Modeling collective emotions in online social systems

Authors: David Garcia, Antonios Garas and Frank Schweitzer

Collective Emotions (2014)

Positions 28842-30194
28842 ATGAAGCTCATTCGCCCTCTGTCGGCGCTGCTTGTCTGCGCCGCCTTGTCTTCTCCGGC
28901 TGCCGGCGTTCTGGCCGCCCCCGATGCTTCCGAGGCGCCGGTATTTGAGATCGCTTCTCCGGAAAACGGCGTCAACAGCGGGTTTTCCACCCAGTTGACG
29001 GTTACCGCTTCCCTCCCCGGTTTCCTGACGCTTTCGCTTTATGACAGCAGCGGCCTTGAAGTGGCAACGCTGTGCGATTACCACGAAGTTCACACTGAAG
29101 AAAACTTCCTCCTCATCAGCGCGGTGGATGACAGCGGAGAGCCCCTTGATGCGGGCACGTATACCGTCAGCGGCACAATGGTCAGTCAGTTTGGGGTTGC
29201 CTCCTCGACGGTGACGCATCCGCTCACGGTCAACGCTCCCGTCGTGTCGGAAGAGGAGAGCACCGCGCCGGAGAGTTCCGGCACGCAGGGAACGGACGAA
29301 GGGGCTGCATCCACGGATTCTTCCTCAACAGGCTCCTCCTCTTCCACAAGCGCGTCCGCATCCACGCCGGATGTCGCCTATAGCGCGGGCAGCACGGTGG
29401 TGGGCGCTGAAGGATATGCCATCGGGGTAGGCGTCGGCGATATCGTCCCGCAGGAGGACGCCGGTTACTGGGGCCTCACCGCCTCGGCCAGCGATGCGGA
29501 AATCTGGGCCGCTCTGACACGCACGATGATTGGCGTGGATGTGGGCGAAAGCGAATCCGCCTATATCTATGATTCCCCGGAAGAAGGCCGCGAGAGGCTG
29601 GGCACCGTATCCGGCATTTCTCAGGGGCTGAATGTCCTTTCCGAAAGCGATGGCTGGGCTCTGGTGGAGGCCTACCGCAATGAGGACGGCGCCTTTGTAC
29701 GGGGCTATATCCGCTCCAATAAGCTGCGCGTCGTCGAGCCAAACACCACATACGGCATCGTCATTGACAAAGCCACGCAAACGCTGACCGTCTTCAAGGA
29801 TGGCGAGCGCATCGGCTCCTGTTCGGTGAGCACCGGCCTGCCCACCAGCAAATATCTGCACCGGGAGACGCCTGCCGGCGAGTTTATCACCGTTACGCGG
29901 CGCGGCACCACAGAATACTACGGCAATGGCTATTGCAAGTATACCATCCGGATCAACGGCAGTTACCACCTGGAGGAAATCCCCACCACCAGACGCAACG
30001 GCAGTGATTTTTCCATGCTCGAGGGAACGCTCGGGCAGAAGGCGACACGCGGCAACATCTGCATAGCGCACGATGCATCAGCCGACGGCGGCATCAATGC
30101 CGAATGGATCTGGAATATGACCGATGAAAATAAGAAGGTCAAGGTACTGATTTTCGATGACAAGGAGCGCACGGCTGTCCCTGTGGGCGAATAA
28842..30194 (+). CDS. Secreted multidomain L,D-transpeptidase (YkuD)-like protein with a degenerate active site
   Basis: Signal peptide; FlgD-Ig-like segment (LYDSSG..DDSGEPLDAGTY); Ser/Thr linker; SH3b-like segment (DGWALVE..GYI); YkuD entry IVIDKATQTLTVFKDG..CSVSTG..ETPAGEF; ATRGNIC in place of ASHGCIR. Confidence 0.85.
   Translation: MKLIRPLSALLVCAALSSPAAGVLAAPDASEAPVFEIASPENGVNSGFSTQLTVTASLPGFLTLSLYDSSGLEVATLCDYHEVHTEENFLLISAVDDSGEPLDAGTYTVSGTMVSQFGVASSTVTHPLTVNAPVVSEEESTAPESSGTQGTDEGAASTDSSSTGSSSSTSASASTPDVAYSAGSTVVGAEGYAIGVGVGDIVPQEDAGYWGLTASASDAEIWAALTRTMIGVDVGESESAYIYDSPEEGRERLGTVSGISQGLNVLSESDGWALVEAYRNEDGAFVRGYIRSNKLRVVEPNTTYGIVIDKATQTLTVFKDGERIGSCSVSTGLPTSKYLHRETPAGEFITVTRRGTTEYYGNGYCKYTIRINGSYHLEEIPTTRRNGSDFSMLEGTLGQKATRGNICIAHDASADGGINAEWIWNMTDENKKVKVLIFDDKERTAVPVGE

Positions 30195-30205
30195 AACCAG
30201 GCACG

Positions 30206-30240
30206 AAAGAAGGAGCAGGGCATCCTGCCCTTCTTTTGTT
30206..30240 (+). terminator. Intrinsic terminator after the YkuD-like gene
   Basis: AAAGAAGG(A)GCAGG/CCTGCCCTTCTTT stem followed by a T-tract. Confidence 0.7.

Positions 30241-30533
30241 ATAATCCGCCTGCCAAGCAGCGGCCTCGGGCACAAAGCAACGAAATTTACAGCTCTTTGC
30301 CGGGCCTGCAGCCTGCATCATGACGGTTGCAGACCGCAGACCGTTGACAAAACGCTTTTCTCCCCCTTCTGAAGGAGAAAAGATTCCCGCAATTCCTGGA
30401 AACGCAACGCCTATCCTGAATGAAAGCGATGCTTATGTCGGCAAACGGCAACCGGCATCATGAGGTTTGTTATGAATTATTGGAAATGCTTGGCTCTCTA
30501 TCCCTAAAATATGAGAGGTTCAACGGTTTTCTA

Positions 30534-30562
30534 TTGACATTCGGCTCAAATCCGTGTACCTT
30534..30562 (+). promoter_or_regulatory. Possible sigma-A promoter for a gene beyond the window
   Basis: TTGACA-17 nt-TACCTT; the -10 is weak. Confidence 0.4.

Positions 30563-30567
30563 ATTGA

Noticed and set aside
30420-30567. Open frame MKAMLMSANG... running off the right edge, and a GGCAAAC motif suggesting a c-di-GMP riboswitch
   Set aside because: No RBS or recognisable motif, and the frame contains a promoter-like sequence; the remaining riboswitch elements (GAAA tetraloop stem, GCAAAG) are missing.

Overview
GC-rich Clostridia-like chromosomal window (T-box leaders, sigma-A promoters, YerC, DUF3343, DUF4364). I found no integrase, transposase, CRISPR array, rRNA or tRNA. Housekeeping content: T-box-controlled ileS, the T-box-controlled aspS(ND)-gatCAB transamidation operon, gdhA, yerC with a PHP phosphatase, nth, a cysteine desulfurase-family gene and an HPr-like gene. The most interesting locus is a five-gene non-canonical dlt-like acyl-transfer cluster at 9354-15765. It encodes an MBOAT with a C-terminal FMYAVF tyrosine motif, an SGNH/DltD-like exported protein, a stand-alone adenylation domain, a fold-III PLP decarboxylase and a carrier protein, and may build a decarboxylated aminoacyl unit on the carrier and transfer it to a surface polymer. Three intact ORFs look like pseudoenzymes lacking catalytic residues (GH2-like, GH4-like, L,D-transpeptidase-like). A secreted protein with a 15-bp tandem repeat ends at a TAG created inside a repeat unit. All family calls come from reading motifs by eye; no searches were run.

Every day, millions of Internet users leave online traces that are publicly accessible. Data about forum comments, video downloads, or product reviews provide a valuable insight into human online behavior. The retrieval of datasets of unprecedented size may eventu- ally also allow testing of hypotheses or validation of theories that have been developed in the social sciences, for example, about preferences, social influence (Lorenz, 2009; Onnela & Reed-Tsochas, 2010), trust, and cooperation (Walter, Battiston, Yildirim, & Schweitzer, 2011). This recent scientific development has led to the emerging field of computational social science (Lazer et al., 2009) which combines methods and tools from different tech- nical and social disciplines. Also, psychology can benefit from this development by get- ting access to data without designing expensive experimental setups of limited size. For example, the analysis of Twitter messages allows studying the influence of the circadian cycles on human mood (Golder & Macy, 2011), and sentiment analysis of large-scale datasets reveals patterns of emotional expression predicted by earlier theories (Garcia, Garas, & Schweitzer, 2012).